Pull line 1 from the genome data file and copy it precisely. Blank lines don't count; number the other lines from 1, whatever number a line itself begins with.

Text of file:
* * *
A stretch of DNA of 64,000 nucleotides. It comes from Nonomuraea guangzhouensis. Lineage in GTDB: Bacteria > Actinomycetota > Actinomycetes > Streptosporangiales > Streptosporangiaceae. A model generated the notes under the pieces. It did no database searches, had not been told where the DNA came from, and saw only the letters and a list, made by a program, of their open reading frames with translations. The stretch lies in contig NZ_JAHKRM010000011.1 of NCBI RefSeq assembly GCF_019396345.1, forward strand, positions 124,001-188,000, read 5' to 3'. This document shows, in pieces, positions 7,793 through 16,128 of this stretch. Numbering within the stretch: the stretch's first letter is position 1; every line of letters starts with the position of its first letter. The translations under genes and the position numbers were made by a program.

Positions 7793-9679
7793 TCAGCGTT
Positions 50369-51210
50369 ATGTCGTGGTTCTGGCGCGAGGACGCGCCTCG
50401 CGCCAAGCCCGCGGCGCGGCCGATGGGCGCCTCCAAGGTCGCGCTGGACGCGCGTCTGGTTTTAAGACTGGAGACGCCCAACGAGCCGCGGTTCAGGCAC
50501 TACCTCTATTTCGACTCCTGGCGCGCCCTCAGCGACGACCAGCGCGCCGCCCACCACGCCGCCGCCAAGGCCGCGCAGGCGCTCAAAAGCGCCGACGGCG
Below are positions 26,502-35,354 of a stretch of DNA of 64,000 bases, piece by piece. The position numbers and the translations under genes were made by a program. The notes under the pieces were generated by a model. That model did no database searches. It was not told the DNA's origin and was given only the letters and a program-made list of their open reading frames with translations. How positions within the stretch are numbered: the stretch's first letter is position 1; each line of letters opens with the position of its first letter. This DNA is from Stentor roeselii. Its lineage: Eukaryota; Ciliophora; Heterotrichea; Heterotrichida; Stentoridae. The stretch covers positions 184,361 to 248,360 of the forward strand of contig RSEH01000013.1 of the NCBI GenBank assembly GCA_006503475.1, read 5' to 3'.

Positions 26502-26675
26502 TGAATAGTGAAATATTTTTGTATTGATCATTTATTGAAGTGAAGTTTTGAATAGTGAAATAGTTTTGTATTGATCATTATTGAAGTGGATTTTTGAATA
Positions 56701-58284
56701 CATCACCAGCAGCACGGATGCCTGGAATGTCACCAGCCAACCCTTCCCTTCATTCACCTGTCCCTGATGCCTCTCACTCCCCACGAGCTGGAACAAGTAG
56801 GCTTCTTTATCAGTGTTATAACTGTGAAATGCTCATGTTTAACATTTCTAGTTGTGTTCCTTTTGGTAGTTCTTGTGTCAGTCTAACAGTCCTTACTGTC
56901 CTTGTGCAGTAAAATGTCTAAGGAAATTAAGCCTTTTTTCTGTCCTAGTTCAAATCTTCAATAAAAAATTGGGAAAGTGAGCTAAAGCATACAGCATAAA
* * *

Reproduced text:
A stretch of DNA of 64,000 nucleotides. It comes from Nonomuraea guangzhouensis. Lineage in GTDB: Bacteria > Actinomycetota > Actinomycetes > Streptosporangiales > Streptosporangiaceae. A model generated the notes under the pieces. It did no database searches, had not been told where the DNA came from, and saw only the letters and a list, made by a program, of their open reading frames with translations. The stretch lies in contig NZ_JAHKRM010000011.1 of NCBI RefSeq assembly GCF_019396345.1, forward strand, positions 124,001-188,000, read 5' to 3'. This document shows, in pieces, positions 7,793 through 16,128 of this stretch. Numbering within the stretch: the stretch's first letter is position 1; every line of letters starts with the position of its first letter. The translations under genes and the position numbers were made by a program.